SEATTLE, WA (June 08, 2009) - Companies are having trouble getting a grip on social networking technologies in the workplace, according to a recent study by the Institute for Corporate Productivity (i4cp). The study found that, of those that formally use social networking technology in their enterprise, 37% don't have any policy in place regarding what information can be shared. More interesting: Even though social networking has become commonplace among the workforce, corporations are clearly still concerned about perceived risks of the technology.
However, exactly what companies consider the biggest risks of social networking technology varies widely depending on company size. Leaking of confidential information is most feared by large companies (those with 10,000 employees or more), with 54% reporting it as a risk to a high or very high extent, whereas just 24% of small companies (those with fewer than 1,000 workers) share the same trepidation. Likewise, large companies are more fearful that social networking will result in damage to their reputation, with 47% considering it a risk to a high or very high extent, compared with 27% in small organizations.
"Big companies are big targets and so have higher risks," said Mark Vickers, VP of research at i4cp. "They're more likely to have a well-known brand to protect, and there are plenty of competitors that would love to glean their trade secrets. At the same time, the big ones probably need these technologies more. In fact, 61% of large companies say they use social networking tools today across their enterprise. That's assuredly because there are more people whose ideas can be leveraged for greater productivity, and also because internal communication is harder. The trick is how to solve this conundrum of greater need and greater risk. It looks like a lot of firms haven't figured it out yet, but they'd better get started. These technologies can yield great results if used correctly, and they certainly aren't going away."
When it comes to ensuring that regulated content is not shared or used incorrectly, the majority of polled companies lean heavily on firewalls against outside interference, with 61% overall citing it as a defense (a number that jumps to 75% in large organizations). Half of all organizations have policies against sharing regulated content, and 38% (46% of large organizations) provide employee training about what should and shouldn't be shared.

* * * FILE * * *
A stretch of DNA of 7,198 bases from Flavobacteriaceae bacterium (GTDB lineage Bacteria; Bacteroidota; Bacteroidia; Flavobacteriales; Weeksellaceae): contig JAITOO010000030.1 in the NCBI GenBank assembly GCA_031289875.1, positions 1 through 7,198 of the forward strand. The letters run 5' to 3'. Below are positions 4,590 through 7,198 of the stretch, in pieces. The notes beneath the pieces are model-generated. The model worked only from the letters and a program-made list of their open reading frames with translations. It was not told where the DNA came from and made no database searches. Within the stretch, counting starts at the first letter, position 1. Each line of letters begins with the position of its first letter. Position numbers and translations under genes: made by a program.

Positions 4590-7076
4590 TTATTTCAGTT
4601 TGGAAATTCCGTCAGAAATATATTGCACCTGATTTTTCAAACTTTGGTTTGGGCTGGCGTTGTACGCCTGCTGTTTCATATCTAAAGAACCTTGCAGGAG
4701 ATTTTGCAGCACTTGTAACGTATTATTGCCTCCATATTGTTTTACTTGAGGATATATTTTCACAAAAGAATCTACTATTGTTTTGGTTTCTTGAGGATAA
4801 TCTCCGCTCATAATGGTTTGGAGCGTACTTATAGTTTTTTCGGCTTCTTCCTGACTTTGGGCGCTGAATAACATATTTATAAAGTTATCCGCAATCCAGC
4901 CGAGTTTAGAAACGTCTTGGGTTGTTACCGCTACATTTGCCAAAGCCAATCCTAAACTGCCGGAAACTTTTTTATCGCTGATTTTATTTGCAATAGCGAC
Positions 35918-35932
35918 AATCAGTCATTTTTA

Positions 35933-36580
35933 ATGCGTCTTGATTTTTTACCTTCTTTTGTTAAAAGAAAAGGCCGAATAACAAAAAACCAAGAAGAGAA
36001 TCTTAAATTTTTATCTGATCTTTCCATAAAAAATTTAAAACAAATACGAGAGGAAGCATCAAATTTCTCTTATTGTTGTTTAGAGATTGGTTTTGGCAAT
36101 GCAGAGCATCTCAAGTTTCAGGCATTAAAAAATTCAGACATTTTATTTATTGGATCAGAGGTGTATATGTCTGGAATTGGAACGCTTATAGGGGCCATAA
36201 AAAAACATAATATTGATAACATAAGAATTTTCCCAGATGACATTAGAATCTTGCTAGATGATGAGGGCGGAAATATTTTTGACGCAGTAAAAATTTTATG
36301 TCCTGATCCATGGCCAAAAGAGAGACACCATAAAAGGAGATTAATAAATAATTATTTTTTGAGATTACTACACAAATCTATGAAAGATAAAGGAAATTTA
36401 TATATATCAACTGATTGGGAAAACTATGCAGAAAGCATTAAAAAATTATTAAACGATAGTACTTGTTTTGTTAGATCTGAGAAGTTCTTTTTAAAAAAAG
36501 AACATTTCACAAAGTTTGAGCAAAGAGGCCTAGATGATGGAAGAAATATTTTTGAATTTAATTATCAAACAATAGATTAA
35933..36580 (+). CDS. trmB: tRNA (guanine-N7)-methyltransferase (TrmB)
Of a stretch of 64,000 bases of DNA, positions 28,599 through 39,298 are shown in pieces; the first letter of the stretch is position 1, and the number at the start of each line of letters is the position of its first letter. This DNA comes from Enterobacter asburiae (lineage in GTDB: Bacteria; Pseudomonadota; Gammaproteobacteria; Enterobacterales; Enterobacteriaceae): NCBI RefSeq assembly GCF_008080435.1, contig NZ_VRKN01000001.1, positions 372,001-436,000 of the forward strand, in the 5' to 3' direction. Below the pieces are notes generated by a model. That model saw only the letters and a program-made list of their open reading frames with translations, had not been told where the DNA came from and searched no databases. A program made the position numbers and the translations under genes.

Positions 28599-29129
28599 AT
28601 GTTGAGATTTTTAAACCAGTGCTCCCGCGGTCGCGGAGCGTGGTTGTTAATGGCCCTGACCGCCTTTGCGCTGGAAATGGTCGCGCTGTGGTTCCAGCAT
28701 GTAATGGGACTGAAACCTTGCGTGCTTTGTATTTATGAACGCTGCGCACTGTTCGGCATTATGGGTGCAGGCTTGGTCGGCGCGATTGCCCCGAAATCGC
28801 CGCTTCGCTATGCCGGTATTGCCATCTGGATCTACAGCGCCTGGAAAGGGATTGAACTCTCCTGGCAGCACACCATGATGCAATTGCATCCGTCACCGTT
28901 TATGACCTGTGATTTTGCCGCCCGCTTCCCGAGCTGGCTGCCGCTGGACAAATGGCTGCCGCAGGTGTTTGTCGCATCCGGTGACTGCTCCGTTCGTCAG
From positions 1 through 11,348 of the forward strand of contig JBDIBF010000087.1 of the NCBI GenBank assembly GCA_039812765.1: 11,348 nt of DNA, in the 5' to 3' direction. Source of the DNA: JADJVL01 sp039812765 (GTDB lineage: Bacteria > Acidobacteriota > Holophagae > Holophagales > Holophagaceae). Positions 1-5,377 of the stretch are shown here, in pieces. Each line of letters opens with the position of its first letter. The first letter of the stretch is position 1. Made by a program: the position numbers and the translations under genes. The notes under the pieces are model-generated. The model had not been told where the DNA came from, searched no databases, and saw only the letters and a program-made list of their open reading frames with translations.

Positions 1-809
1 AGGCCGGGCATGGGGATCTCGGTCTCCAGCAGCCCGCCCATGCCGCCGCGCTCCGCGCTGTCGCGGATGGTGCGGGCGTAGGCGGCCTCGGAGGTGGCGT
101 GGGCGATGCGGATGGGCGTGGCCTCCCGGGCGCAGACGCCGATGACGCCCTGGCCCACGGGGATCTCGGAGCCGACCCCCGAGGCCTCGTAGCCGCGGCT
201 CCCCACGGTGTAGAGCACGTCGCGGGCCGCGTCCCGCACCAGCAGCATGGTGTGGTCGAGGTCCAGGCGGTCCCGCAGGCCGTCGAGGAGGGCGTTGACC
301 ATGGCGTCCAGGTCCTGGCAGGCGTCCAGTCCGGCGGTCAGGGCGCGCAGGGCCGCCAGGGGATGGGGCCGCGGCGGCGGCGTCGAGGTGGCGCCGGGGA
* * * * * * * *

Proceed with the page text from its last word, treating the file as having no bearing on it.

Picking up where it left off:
When asked how their organizations validate that social networking technology is secure for users, four out of 10 companies overall said they didn't know, and that figure rises to 54% in large organizations. The most popular validation effort employed by firms is "internal testing," favored by 36% of companies overall and 46% of large firms. That's followed by "risk analysis," used by 24% overall and 18% of large companies, and "third-party audits/testing" is used by 15% of organizations overall.
In their efforts to improve engagement among those who use social networking technologies in their organizations, most (53%) create guidelines for use, followed by 49% that communicate the purpose of the technologies and 41% that say they encourage the use of the technologies.
The Social Network Regulation Pulse Survey was conducted by i4cp in May 2009. A total of 317 respondents participated in the survey. The full results of the survey are available exclusively for all i4cp corporate members.
About i4cp, inc.
i4cp is the world's largest vendor-free network of corporations focused on improving workforce productivity. Our vendor-free community facilitates innovation by giving our members - among the largest and most respected organizations in the world - access to:
- Peers to spark new ideas and prevent "reinventing the wheel,"
- Research to enable members to understand current practices and next practices,
- Tools to put ideas and research into action,
- Technology to enable members to easily access tailored information and execute workforce strategies.